We also followed the same steps to clean up the trip that runs around the whole caravan, although these were in way worse condition than the window frames, often with a thick layer of silicone covering the whole trim. For these pieces we ending up using a Josco 50mm Spindle-Mounted Wheel Brush on a drill along the whole trim, absolutely every single piece of the trim was brushed down.
Grinding with the spindle-mount wheel brush can leave some scratches on the aluminium, but we found that if we continuously grind in the same direction and make sure we cover every piece of the trim it didn’t look like scratches at all. We also went over the trim lightly with the abrasive nylon wheel brush over the top as well and it actually came up really nice and shiny!
After that we still had to change all the plastic.
The most difficult part of this was finding someone who would be able to replicate the curved corner windows on each side of the van. It took many phone calls and a lot of frustrating dead ends before we came found Hendrick at Indesign Plastics + Display in Dandenong. He was an absolute legend and up for the challenge of making these unique windows for us.
They were ready in just a couple of weeks and cost us $300 for all four corner windows (I believe the actual cost was $150 per set). They fit perfectly inside the original frames and with a bit of window rubber and sealer, have made the corners of our caravan so much clearer!
Indesign Plastics + Display || 25 -27 Cheltenham Road, Dandenong || (03) 9791 4779 || [email protected]
For the rest of the window plastic we ended up going to Warlond Plastics, only because it was so much closer to home compared to Indesign. We ordered 2 sheets of the clear poly-carbonate at 4.5mm and then they were able to cut it all to the different sizes that we needed for each window. That way, when we got it home, Thom only had to cut the curved edges on the bottom corner and they could slot right in. It cost us an additional $451 for the plastic for 10 windows on our van, including the cutting cost.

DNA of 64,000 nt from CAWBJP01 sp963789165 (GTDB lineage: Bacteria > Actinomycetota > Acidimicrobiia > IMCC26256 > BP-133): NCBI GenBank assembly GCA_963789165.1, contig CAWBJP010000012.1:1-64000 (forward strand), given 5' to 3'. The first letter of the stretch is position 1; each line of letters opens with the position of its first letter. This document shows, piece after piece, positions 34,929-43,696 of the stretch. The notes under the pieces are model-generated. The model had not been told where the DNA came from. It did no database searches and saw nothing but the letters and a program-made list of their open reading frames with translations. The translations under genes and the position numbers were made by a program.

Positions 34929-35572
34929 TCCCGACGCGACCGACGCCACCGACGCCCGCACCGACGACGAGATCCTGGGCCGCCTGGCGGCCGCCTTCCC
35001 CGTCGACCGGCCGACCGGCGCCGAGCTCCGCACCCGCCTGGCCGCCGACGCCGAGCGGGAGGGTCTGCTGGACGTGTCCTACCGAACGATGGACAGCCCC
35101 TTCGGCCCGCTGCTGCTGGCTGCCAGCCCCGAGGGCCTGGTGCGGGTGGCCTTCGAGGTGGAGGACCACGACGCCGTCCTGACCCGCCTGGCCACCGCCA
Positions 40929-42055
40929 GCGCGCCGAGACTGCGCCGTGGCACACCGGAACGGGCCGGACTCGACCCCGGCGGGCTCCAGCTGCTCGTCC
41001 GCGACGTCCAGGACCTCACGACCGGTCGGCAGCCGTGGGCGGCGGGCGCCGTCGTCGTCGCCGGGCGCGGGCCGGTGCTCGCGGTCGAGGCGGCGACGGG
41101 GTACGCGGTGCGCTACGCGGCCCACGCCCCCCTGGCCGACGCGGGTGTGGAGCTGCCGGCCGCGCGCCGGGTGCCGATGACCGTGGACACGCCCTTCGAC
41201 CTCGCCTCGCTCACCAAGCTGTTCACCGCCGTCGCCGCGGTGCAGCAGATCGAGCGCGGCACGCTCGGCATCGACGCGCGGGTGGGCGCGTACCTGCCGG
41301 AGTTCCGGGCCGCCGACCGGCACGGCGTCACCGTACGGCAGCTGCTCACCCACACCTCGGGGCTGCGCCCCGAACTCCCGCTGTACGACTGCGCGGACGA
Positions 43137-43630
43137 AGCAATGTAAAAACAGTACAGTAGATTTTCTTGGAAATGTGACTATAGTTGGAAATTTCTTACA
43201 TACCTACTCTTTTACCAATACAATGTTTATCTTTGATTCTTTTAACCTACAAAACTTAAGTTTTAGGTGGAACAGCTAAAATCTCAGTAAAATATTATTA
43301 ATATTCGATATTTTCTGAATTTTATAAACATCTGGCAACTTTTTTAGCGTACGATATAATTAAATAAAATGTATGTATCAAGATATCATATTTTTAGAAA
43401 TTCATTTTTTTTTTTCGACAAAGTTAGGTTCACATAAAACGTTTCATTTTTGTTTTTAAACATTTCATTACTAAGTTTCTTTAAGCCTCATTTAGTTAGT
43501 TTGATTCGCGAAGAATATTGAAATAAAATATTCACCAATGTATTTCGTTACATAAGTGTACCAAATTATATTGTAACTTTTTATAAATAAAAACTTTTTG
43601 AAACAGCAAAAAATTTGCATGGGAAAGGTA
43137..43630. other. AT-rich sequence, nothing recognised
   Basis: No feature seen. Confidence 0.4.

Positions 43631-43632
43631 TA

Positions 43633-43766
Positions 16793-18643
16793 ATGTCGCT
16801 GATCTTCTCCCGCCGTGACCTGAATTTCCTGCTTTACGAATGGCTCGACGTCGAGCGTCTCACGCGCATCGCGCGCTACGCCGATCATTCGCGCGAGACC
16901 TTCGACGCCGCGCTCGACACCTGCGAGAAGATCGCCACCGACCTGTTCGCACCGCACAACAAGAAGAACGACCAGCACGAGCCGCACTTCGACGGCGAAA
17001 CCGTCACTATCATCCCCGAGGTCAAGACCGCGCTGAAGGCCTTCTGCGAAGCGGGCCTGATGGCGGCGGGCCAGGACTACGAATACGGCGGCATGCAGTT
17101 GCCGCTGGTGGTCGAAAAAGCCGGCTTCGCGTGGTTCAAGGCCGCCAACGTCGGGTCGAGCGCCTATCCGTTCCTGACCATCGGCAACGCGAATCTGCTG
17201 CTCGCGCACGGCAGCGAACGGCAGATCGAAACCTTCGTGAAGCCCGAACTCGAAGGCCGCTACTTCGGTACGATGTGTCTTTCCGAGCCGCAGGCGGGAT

Left: The original window reveal once we took the windows out. Right: After the original reveals had been removed.
The old wooden window reveals at the front and the back of the caravan was also completely rotted out (check out the photo on the left above), once we took the windows out it was clear that we couldn’t keep them the way they were. Thom built new window reveals out of Tassie oak hardwood, that look absolutely beautiful and so much better! It was a little tricky to tetris all the different pieces of the end windows back together, but we got there in the end.
For the rest of our window repairs, Caravans Plus was pretty much our very best friend. They have an amazing step by step wind-out window repair guide on their website that tells you each and every step to take to fix up and replace different parts of your windows. These old style winder windows are pretty unique, so while parts can be relatively easy to find, they can definitely add up quickly in cost.
Originally we were going to try and salvage as many of the old window parts as we could, but the further into the window restoration we got, the more frustrating at difficult it became. In the end we literally just replaced everything, so that it was all nice and matching, and everything is clean and working correctly.
Fitting the new window reveals into the back of the van
Here’s the final shopping list of everything we ended up ordering from Caravans Plus. To match the originals as much as possible we chose to use the Starlite / Australite branded items:
- 10 Winder Control Boxes LEFT (4 large and 6 small)
- 10 Winder Control Boxes RIGHT (4 large and 6 small)
- 6 Cross Shaft Support
- 20 Windout Window End Plugs
- 10 Windout Window Handle Straight
- 20 Windout Window Link Box
- 20 Windout Window Slide Lock, 2 parts
- 4 Starlite Cross Shaft 762mm
- 6 Starlite Cross Shaft 1524mm
- 3 Round Bottom Corner Fly Screens for 280h x 1524w window
- 6 PVC Window Surround Moulding White 2.4m long 25x6mm
You can search for everything you need in their Windows & Doors section of their shop. We’re reluctant to even do the maths on how much we have spent on window things from Caravans Plus at this stage. Their shipping is calculated by weight, so that could get pretty pricey at times, but apart from that Caravans Plus literally saved our butt in this window reno, with everything delivered to us within about 2 days of our order being placed. It was so speedy and efficient!
Make sure you also check out their Caravan Articles & Guides section, where they literally have all kinds of handy step by step instructions to help you with your renovations.
The roof & the floor
Ripping the roof off our van might just have been the scariest part of the whole build for me. I don’t want to be dramatic, but I just really couldn’t understand the building side of the roof – how it would all go back together, and how we would make sure there were no leaks, gaps or cracks. Luckily Thom was a lot more confident than me, so I just stayed quiet and helped out wherever I could. And it seemed to work out great!